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Community and Q&A

Perimeter drain and basement finishing

Joseph Rice | Posted in Green Building Techniques on

I’m looking to create an insulated room in my basement using Thermax panels on the walls.

The basement has a perimeter drain (see attachment) which uses a dimple mat along the wall which runs from several inches below the floor to about a foot up the wall. This mat captures any water which seeps in through the wall and routes it to the drain. In addition, the upper section of the wall is covered in heavy white plastic which extends down behind the dimple mat. This plastic catches any water which seeps in from higher up on the wall but the installers said that it’s atypical for water to come through the wall much higher than the dimple mat and that the plastic is mostly cosmetic.

I’m considering 3 options for installing the Thermax:

1. Apply the Thermax over the dimple mat and the plastic, from the floor to the ceiling, nailing the Thermax to the foundation walls
2. Remove the plastic and glue the Thermax to the foundation walls from the floor to the ceiling (so again, covering the dimple mat)
3. Remove the plastic and glue the Thermax to the foundation walls from the ceiling to just above the dimple mat.

Any advice would be appreciated.
Joe Rice

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  1. GBA Editor
    Martin Holladay | | #1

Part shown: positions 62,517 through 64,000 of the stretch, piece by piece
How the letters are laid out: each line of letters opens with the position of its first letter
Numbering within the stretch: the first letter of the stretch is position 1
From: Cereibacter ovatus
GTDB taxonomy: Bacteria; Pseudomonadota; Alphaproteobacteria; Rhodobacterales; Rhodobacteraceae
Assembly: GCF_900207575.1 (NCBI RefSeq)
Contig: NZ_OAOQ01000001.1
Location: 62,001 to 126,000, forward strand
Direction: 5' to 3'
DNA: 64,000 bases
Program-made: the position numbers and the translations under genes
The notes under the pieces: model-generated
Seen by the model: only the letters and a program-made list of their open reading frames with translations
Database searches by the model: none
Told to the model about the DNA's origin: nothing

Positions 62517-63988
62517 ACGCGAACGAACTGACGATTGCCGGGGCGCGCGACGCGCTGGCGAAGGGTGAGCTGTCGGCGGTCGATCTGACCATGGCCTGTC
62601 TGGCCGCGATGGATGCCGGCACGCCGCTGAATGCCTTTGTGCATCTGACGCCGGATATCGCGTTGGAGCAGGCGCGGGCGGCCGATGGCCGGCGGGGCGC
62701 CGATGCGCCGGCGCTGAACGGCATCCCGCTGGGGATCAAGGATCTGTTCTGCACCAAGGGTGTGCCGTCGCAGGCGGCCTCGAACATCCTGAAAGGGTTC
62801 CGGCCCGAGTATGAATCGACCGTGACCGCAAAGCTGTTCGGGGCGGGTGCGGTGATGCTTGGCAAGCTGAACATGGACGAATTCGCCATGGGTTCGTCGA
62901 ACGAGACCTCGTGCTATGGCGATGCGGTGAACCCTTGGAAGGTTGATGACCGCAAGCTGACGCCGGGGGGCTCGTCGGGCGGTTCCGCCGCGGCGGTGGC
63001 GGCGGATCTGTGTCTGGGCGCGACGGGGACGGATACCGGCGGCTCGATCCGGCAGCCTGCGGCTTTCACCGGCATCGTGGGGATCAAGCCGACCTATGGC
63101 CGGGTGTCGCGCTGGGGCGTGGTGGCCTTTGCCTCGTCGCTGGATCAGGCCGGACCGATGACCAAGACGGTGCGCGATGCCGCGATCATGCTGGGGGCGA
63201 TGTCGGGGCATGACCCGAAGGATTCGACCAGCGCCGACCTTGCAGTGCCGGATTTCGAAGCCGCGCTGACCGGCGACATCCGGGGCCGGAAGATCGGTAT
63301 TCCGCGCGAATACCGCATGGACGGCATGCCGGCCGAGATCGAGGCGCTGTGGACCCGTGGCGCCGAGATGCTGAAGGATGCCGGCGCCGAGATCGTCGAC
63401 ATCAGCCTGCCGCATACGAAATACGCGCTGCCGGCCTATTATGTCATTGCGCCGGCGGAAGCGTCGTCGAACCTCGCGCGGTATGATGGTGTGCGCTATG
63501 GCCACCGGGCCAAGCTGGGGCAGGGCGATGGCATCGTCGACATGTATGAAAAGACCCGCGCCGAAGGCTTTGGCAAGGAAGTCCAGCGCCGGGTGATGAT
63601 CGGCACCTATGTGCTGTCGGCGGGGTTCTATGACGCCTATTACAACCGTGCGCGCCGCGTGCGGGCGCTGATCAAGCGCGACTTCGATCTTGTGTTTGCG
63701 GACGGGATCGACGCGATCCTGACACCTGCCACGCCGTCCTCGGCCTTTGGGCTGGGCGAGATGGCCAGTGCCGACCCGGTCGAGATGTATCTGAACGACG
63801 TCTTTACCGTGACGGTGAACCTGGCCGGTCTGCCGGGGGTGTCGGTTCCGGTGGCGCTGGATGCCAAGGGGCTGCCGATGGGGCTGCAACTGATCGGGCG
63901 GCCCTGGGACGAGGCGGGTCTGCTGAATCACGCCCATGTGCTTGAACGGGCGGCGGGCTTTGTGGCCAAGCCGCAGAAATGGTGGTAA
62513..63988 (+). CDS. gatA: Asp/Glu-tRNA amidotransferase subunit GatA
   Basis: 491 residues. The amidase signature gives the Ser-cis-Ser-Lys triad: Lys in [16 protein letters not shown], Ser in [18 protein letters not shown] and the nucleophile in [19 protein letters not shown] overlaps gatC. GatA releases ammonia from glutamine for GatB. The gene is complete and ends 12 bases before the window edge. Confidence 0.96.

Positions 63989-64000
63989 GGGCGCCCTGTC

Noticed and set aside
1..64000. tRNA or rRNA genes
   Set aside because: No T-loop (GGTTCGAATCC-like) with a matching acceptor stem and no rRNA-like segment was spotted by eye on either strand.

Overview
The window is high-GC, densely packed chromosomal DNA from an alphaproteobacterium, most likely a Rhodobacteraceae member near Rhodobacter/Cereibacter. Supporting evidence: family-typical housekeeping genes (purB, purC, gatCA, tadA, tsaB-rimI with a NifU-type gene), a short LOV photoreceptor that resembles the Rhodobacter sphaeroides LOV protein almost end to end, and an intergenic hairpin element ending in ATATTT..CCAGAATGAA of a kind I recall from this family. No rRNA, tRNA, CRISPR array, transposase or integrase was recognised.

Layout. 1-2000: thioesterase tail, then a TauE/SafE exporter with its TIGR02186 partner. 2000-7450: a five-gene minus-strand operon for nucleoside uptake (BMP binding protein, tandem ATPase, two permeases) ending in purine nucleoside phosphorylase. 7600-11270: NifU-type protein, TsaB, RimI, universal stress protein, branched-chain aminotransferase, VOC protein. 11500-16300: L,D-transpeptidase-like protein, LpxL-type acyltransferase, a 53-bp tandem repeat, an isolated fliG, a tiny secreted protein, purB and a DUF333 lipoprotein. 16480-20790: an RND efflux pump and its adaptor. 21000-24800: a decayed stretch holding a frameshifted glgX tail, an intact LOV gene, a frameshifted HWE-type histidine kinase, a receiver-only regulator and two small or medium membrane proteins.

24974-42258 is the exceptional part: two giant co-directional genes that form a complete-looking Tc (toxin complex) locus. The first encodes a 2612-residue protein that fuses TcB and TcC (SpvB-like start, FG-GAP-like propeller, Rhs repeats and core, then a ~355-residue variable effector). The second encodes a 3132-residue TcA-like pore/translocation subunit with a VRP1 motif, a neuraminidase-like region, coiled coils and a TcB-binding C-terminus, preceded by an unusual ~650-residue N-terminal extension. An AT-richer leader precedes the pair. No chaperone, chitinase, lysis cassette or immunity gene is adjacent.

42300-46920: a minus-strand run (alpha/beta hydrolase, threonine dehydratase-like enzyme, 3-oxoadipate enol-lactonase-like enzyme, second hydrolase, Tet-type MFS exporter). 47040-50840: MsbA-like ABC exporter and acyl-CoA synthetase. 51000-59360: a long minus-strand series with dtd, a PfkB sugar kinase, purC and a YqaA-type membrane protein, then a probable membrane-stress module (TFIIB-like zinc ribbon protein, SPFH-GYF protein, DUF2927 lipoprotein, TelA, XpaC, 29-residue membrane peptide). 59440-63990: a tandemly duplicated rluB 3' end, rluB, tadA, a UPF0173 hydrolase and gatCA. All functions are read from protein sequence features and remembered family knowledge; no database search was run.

I would go with a fourth option:

    Install more dimple mat, so that the dimple mat extends from the top of the wall to the bottom of the wall. (To do this, you would need to remove the existing polyethylene.) At the seam between the new dimple mat and the existing dimple mat, you don't need an overlap -- a simple butt seam will work. Then install the rigid foam on the interior side of the dimple mat, so that the rigid foam extends from the top of the wall to about 1/2 inch above the slab.

    For more information, see these articles:

    "Using a Dimple Mat to Keep a Basement Wall Dry"

    "Fasteners for Concrete and Brick"

  2. Expert Member
    Peter Engle | | #2


    I would disagree about the butt seam. If there is any water running down the dimple mat, it will sneak out at the butt seam and pool on the floor. If he can get the same dimple mat, it is usually pretty easy to get at least one course of dimples as an overlap. If so, it's worth the trouble. Cheap insurance, even for an unlikely scenario.

    Seal the seam and the top of the dimple mat to stop moisture and/or radon from leaking out.

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